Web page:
In response to COVID-19, hospitals, healthcare facilities and individuals are producing more waste than usual, including masks, gloves, gowns and other protective equipment that could be infected with the virus. There is also a large increase in the amount of single use plastics being produced. When not managed soundly, infected medical waste could be subject to uncontrolled dumping, leading to public health risks, and to open burning or uncontrolled incineration, leading to the release of toxins in the environment and to secondary transmission of diseases to humans. Other wastes can reach water sources and add to riverine and marine pollution.
Factsheet 1 - Introduction to COVID-19 waste management:
The UNEP COVID-19 Waste Management Factsheets outline UNEP advice to mitigate the adverse impacts of the pandemic on global environment: from how to safely manage the increase of waste produced in response to the crisis, to how to control releases of harmful chemicals in the atmosphere, land and water.
Factsheet 2 - National medical waste capacity assessment:
Environmentally sound management of medical waste is one of the key challenges during normal times in many countries. During emergencies such as the COVID-19 pandemic, these challenges are magnified because the amount of waste produced increases. This factsheet will help countries in assessing the quantity of infected waste that is potentially produced, and the available technologies that they could use to treat the waste.
Factsheet 3 - How to choose your waste management technology to treat COVID-19 waste:
As countries develop an inventory of the existing national waste management facilities, they select environmentally sound options for waste treatment using the UNEP Sustainability Assessment of Technologies (SAT) guidance on Best Available Technology and Best Environmental Practices (BAT/BEP).
Factsheet 4 - Policy and legislation linked to COVID-19 pandemics:
Guidance on policy and legislation will help countries to have a stable legal and institutional basis to better respond to future waste emergencies such as the COVID-19, and to clarify measures to be taken.
Factsheet 5 - Links to circularity – Non-healthcare waste:
COVID-19 will lead to a greater production and consumption of household and personal health related products, that could be single-use and contain valuable resources like plastics, textiles, metals, electronics. COVID-19 waste, and any other waste, must be collected and treated adequately to avoid littering or uncontrolled incineration causing impacts to human health, ecosystem quality, biodiversity, including impacts on soil, rivers, coastal lines and in the marine system.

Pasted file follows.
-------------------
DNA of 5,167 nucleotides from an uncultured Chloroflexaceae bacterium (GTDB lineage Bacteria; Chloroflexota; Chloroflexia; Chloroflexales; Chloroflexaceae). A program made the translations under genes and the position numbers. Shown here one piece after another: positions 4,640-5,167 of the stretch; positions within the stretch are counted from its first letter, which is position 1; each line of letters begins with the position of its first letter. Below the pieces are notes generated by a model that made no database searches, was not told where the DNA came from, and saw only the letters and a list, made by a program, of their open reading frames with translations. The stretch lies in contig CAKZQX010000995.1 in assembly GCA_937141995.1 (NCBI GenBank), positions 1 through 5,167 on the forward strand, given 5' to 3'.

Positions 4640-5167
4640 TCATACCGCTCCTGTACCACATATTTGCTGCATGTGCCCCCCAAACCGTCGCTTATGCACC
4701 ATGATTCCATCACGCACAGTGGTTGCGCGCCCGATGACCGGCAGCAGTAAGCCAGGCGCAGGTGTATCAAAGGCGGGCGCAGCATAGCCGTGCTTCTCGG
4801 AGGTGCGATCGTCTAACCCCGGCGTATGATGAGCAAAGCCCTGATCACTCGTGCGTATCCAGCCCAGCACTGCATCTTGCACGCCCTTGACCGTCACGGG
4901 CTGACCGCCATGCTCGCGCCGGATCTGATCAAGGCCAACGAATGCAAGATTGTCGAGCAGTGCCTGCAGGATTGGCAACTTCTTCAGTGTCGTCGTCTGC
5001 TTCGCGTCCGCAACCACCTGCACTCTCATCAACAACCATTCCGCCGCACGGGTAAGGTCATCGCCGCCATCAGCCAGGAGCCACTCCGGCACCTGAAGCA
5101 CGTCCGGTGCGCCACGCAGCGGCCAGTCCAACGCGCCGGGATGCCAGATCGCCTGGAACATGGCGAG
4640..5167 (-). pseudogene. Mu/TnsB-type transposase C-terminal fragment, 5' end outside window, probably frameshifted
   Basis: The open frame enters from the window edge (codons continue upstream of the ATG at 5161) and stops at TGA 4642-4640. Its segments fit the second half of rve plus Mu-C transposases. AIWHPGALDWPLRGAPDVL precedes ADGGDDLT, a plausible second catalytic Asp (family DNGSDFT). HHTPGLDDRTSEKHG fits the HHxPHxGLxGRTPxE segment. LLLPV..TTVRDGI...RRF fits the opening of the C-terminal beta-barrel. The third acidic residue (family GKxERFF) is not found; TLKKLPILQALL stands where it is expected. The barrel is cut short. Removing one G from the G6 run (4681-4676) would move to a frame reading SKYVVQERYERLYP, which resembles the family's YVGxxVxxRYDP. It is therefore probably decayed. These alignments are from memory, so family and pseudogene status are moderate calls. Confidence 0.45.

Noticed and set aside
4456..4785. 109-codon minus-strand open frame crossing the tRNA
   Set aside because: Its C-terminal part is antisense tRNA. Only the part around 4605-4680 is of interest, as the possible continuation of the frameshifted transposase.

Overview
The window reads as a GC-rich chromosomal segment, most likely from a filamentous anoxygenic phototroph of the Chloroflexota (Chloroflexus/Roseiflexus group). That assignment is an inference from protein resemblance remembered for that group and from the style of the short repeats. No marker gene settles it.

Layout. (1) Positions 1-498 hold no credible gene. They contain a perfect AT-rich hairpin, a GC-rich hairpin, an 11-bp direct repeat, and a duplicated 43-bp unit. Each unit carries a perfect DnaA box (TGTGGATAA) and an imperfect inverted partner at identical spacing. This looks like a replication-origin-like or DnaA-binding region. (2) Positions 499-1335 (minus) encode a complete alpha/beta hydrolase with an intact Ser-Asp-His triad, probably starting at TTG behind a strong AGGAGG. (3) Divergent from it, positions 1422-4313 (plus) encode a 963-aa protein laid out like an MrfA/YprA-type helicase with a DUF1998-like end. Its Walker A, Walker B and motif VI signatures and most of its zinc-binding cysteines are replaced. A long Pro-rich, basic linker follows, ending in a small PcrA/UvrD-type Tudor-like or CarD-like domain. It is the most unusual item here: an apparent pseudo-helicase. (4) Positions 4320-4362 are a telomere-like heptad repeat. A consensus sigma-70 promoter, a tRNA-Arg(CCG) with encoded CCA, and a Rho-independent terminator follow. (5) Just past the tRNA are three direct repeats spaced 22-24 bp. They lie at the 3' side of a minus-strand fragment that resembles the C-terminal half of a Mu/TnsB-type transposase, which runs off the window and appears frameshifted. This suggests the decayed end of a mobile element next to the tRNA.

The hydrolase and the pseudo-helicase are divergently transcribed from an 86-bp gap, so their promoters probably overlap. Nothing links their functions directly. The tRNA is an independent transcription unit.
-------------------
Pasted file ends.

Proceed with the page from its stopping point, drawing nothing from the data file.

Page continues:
Factsheet 6 - Linkages of Air quality and COVID-19:
Air quality is negatively impacted by environmentally unsound practices, such as open burning or other suboptimal waste management methods. Adhering to environmentally sound practices for waste management, especially COVID-19 waste, and maintaining high environmental standards and enforcement is essential.
Factsheet 7 - Household medical waste management strategies:
As COVID-19 spreads to the developing world, with limited access to medical support, increased numbers of cases will have to self medicate at home. Proper management of household medical waste will therefore become key to stop further spread of the COVID-19 virus and avoid putting others, including waste workers, at risk.
Factsheet 8 - Disaster and conflict:
Disaster and conflict affected countries and vulnerable humanitarian operations with limited capacity, poor infrastructure and resources are likely to face enormous problems in the event of COVID-19 spread and the need for safe, efficient and appropriate solutions for management of solid and hazardous contaminated wastes. This factsheet outlines how to manage this type of waste in the context of camps and camp-like settings as well as informal settlements.
Factsheet 9 - COVID-19, wastewater, and sanitation:
Raw sewage, and partially-treated wastewater, is a vehicle for spreading diseases and a potential means for COVID-19 to spread faster, for example in areas where sanitation is poor, or where the communities are exposed to open-sewers and black water. COVID-19 brings additional challenges with the increased use of medical products, masks and gloves made of plastics, textiles, and other single-use products that are discarded in the open environment or in existing drainage system, contributing to the already alarming amounts of plastics, microplastics, and microfibers pollution in wastewater.
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